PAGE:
When exporters export to excess (i.e. beyond what they buy back in imports) then they cease to be exporting in any generally understood sense. In reality they have started to import demand. And that is what a net import nation is selling - demand to a wider world that is short of demand due to export led policies. Since demand is in short supply, it is valuable in its own right.

Excess exporters simply take foreign currency, discount or swap it for their domestic currency in some way and then figuratively chuck the foreign currency in the back of a drawer - pretty much like most of us do after a foreign holiday. The whole process is in fact a way of injecting domestic currency into the excess exporters economy, but they have a foreign currency asset to make the books look better. It's that simple - and that stupid.

The feedback into the import economy is the same as any saving. A reduction in domestic flow that has to be accommodated or you get a paradox of thrift. That is rarely done due to neo-classical beliefs. So you can't use economies that are operating under neo-classical rules and have failed to support an argument against floating rate systems. That's like blaming the aircraft for crashing when the person piloting didn't know how the controls worked.

Finally, manufacturing matters – a lot.

Never understood the metal bashing argument. I work in software - which is a service business. I can license tens of thousands of copies all across the world with next to no distribution costs. That's a far more efficient way of exporting than anything real.

If you have to import your resources it doesn't really matter if you import the steel or the iron ore. You've still got a supply chain requirement. That's why I can't understand the argument for virgin steel works in the UK. We've had to import iron ore, and these days coal, for decades. In fact our steel plants can't even work on the remaining iron ore deposits in the UK because its the wrong type for the plants that have been built. So why bother importing the rock, when you can import the steel from multiple locations? UK steel works should be recycling plants.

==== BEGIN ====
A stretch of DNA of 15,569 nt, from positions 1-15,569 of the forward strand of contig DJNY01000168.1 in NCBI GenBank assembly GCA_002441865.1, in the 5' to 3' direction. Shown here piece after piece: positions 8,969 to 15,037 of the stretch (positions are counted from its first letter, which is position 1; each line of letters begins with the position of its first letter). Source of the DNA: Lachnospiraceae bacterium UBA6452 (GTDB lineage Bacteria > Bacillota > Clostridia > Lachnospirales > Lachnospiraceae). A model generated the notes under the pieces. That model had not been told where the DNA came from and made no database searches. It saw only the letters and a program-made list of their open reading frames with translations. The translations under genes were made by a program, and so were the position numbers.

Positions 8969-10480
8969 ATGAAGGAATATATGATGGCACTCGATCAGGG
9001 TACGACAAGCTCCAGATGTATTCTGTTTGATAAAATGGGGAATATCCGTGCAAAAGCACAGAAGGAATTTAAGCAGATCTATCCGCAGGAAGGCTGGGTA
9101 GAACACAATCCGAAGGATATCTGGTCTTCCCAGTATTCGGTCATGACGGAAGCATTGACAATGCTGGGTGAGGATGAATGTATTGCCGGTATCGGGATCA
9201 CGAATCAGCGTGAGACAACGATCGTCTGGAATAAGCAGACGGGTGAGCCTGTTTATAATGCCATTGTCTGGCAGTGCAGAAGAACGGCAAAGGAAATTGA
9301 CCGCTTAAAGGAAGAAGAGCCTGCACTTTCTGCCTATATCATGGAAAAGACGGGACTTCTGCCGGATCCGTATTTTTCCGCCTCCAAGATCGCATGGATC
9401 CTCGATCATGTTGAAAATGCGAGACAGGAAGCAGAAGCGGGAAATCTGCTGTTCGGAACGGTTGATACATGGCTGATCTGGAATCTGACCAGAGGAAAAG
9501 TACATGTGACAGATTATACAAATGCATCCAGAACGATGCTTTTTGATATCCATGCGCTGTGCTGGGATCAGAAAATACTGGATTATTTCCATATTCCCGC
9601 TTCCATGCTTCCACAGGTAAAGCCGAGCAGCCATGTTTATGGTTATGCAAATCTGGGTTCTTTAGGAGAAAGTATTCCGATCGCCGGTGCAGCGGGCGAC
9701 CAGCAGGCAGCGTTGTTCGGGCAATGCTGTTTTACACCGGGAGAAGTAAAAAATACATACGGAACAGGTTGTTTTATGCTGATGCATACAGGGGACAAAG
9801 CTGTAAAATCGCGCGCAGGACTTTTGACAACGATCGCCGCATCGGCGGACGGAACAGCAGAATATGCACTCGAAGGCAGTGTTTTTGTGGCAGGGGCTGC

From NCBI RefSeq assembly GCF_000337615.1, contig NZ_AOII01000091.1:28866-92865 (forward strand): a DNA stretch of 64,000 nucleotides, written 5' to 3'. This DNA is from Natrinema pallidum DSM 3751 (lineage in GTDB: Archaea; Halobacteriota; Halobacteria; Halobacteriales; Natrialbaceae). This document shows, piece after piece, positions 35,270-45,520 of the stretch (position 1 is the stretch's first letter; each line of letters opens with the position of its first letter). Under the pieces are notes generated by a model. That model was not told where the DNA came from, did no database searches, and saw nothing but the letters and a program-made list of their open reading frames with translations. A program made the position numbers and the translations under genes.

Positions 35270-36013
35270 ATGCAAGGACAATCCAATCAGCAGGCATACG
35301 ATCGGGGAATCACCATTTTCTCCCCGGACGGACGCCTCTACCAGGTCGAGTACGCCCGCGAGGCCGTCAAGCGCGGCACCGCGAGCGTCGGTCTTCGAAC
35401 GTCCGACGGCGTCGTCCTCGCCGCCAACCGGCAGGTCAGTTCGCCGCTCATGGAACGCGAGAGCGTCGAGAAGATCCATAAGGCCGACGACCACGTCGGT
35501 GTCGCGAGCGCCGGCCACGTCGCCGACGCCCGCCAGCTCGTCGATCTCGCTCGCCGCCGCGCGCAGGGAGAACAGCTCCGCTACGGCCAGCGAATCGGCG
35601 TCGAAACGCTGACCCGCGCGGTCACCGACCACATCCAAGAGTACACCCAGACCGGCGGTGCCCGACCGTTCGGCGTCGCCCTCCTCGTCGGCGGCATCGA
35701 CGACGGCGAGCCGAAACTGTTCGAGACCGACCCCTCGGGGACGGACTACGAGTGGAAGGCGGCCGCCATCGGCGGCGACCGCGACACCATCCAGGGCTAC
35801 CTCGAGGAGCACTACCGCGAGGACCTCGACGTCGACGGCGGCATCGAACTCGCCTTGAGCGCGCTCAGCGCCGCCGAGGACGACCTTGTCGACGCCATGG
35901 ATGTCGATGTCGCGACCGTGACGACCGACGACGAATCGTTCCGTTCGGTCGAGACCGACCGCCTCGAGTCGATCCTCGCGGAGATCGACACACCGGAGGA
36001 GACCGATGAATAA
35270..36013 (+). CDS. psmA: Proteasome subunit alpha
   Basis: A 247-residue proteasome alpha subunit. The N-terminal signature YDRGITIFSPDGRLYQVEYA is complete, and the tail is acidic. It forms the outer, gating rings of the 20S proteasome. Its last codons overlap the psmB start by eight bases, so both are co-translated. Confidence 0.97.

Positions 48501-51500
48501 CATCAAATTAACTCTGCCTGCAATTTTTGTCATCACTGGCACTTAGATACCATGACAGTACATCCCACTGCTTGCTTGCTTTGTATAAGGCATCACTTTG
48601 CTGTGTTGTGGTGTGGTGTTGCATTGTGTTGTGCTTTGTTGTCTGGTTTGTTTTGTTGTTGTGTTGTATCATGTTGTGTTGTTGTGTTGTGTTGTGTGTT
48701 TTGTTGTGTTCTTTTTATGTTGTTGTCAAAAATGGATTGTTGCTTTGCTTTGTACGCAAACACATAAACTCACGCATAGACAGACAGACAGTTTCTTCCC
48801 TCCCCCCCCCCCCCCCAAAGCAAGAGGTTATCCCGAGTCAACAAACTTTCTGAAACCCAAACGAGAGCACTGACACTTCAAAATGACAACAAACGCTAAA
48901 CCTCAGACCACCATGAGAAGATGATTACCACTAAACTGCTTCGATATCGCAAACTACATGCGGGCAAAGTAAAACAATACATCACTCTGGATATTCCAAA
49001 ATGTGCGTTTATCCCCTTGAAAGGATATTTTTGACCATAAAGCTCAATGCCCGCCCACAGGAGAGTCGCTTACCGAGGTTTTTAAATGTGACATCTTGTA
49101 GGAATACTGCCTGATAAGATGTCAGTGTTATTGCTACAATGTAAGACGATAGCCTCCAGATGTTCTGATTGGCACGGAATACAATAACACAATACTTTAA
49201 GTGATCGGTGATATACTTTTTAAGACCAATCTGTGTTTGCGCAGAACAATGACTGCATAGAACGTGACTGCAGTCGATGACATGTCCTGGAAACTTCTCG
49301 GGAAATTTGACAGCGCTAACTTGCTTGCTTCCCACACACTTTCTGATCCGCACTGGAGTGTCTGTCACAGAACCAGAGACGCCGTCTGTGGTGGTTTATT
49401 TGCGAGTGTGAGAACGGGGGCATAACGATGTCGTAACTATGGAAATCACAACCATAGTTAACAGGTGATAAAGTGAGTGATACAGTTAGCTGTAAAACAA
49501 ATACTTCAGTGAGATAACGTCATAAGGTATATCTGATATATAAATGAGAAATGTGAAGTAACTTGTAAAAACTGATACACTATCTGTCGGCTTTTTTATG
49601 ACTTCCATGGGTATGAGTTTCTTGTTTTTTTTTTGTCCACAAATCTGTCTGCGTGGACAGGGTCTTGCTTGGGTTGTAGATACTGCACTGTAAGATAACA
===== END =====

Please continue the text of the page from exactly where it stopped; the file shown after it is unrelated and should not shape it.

(I understand the 'good jobs' argument, but that is similarly controversial for other reasons which are outside the scope of this post).

The secret is the same as any business resilience plan - diversity of supply. And definitely diversity across political groupings. Because the USA, Russia and China are never going to be on the same side in anything.

I certainly don't go for the comparative advantage nonsense however. You need a multi-culture.  If you can't get diversity of supply you need to create at home. There is always a trade off between resilience and efficiency to get a sustainable cohesive economy that has low-coupling with the rest of the world.

But I see little difference between manufacturing and services. It's an old fashion separation that really doesn't hold that well in a modern world.

It seems to me that effective demand is the real source of power.

If you think imports are only a benefit, look at the devastating de-industrialisation of large parts of the Western world